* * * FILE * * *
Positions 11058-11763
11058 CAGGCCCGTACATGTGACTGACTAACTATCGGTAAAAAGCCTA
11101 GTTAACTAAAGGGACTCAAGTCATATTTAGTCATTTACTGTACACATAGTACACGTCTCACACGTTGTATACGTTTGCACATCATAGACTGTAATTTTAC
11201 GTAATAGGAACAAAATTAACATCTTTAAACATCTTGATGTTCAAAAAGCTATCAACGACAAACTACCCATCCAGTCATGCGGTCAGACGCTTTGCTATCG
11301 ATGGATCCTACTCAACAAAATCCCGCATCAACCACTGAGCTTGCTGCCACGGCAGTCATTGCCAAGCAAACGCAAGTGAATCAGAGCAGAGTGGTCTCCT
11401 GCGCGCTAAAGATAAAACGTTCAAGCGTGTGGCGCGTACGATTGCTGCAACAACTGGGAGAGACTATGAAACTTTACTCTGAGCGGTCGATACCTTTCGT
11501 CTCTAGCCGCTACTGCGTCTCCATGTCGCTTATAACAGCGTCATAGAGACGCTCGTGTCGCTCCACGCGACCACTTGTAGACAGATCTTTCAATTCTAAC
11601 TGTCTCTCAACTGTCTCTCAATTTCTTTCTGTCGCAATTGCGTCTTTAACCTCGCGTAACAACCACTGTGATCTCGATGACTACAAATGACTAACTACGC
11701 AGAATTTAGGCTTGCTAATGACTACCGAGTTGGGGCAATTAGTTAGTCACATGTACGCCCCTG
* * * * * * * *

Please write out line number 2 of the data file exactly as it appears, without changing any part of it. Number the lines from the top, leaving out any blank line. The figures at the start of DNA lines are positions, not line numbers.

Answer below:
11058 CAGGCCCGTACATGTGACTGACTAACTATCGGTAAAAAGCCTA